Hotel Drive flying under the radar for home track qualifier
WHILE Murwillumbah trainer Matthew Dunn's four-pronged attack led by Perfect Dare and Delightful Feeling has attracted most of the attention ahead of Monday's $150,000 Northern Rivers Country Championship Qualifier (1400m), a classy five-year-old gelding far closer to home has largely slipped under the radar.
It's easy to see how punters could skip past Hotel Drive's name in the form guide. At first glance Hotel Drive's form leaves little to be desired - a forgettable 12th in a Benchmark 75 at the Gold Coast on January 17 his only recent start.
The lack of form is mainly through circumstance, however, and not a reflection of his true ability. A comeback from a series of setbacks has been clouded by a litany of scratchings on wet tracks not suited to a horse who trainer Scott Henley says "likes a rock hard track".
One need look no further than his 1006m Open Trial win on a Good (3) at Grafton on January 27 to see how much potential Hotel Drive possesses - storming home in a blistering 57.17 seconds (33.28s last 600m), thrashing a handy field including four championship rivals by five lengths.
"It was outstanding, probably a PB," Henley said. "I was most impressed with his last furlong.
"He's in this race up to his eyeballs. He'll give them a shake around his own track.
"He's a ball of muscle and ready to rumble. A hot day on a rock hard track, a few things are lining up for him on Sunday."
Connections have always maintained faith in Hotel Drive's ability since he burst onto the scene as a three-year-old two years ago with two wins in his first two starts. But Henley admitted the winner of five races from 16 career starts had not yet realised his full potential.
"I really thought we would've won more races by now," he said. "Not to sound arrogant, but he had feet problems and a pec muscle. We haven't seen the best of him yet. We saw briefly what he could do in his two wins last year."
The second of those was the biggest of his career in a $65,000 No Metro Wins 1350m Handicap at Doomben on January 23.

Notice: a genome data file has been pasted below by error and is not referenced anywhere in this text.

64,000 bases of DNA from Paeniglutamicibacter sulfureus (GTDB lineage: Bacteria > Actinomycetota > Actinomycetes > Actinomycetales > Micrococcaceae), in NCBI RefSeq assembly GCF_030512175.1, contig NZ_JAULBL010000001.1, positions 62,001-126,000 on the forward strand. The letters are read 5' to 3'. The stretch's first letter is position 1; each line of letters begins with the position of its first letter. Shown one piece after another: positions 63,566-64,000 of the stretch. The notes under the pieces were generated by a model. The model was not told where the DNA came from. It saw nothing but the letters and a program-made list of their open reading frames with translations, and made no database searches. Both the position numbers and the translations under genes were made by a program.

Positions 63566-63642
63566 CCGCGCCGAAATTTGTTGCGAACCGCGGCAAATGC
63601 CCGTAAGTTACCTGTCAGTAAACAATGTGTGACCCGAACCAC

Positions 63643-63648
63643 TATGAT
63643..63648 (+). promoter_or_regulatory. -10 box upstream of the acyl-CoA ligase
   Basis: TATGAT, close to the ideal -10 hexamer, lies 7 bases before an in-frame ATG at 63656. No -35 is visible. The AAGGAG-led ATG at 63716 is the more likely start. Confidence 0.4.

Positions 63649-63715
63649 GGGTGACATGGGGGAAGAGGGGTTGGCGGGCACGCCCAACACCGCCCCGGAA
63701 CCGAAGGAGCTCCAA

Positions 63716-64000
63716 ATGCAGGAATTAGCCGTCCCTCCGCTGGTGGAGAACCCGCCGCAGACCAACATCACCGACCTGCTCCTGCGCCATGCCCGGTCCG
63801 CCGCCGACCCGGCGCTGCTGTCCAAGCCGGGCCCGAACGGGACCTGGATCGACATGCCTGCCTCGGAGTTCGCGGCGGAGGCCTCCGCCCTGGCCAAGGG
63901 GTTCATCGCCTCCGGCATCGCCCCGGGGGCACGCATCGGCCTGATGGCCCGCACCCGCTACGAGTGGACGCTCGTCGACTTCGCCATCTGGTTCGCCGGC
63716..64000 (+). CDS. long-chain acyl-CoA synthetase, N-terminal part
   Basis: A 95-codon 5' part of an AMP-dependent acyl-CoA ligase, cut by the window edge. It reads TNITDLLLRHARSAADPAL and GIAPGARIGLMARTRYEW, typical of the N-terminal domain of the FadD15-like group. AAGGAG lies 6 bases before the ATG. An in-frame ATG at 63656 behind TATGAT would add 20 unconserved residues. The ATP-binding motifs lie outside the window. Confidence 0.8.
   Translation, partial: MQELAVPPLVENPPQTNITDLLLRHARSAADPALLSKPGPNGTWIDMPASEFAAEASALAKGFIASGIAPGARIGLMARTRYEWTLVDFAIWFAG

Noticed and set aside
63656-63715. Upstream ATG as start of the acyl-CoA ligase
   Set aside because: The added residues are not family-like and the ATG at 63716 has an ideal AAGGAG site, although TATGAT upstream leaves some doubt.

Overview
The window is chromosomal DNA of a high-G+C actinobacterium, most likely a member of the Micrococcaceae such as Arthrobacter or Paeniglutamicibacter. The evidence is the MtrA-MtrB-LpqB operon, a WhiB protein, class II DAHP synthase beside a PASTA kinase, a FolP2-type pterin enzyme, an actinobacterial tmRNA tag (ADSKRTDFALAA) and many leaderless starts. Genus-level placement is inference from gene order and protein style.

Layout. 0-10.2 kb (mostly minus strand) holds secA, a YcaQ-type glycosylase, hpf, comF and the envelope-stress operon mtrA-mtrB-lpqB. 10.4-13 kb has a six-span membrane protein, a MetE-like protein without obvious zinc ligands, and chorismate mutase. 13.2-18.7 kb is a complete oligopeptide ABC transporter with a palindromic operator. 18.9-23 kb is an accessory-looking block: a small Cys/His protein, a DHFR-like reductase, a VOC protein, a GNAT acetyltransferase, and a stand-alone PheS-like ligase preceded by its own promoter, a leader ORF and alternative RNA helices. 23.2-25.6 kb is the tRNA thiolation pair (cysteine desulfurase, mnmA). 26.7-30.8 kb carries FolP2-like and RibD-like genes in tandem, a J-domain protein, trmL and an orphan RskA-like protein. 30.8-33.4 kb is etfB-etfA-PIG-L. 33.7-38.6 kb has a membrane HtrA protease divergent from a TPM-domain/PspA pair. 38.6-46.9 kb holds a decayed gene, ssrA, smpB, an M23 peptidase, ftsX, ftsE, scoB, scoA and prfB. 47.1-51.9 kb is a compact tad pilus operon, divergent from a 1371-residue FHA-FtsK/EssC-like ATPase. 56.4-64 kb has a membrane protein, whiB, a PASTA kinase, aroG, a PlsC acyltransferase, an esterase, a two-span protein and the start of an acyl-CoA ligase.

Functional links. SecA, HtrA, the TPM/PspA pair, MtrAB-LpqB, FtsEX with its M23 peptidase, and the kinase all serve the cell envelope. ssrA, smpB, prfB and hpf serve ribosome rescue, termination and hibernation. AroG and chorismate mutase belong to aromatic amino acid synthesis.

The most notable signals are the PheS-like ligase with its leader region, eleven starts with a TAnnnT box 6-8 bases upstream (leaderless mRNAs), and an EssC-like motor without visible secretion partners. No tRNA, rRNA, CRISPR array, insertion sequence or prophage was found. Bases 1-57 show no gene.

Hotel Drive has not won in his past five starts, but Henley is confident he is finally getting back to his best, just in time for this Sunday.
"The stars are starting to line up for him. He's ready to rumble, he's a ball of muscle.
"A rock hard track, that's what he likes. A hot day on his home track, a few things lining up in his favour on Sunday."
* The race meeting has been postponed to Monday due to extreme heat conditions on Sunday.
Henley's stable operation is a joint effort with wife Fleur Blanch, born and raised in Grafton. They pair worked for Gai Waterhouse together and moved to Grafton in 2014 to set up their own stables and start a family.
They live across the road from the track and now have two small children, Leila and Zac.
"Fleur is the unsung hero of the place," Scott said. "She's the vet nurse, the accountant, the racing manager, the stable manager, the strapper, the mum. She's got a few titles.
"I don't do much, just a bit of PR. We work together, that's what makes it a team."
Gazing across the CRJC track from his stable, Hotel Drive's placid demeanour contradicts his growing reputation as a fiesty warrior.
"He's basically part of the family," Fleur says.
"Before we had our son all the owners used to say he was our son, the way we treat him.
"He has such a kind nature. He's the only horse who will wrap his neck around yours and give you a full on cuddle.
"Butter would melt in his mouth over here.
"But on race day he goes from Eric Bana to the Incredible Hulk, just becomes a complete monster. It's game on when he's over there.
"During the carnival it took five of us to saddle him up."
And with a forecast of up to 43 degrees set to scorch the wide open spaces of the Grafton track, you can discount Hotel Drive's chances at your own peril.
"He hasn't been able to get a dry tack run," Fleur said.
"I think that's part of our upper hand here on Sunday. Being his home track, this fella knows every blade of grass."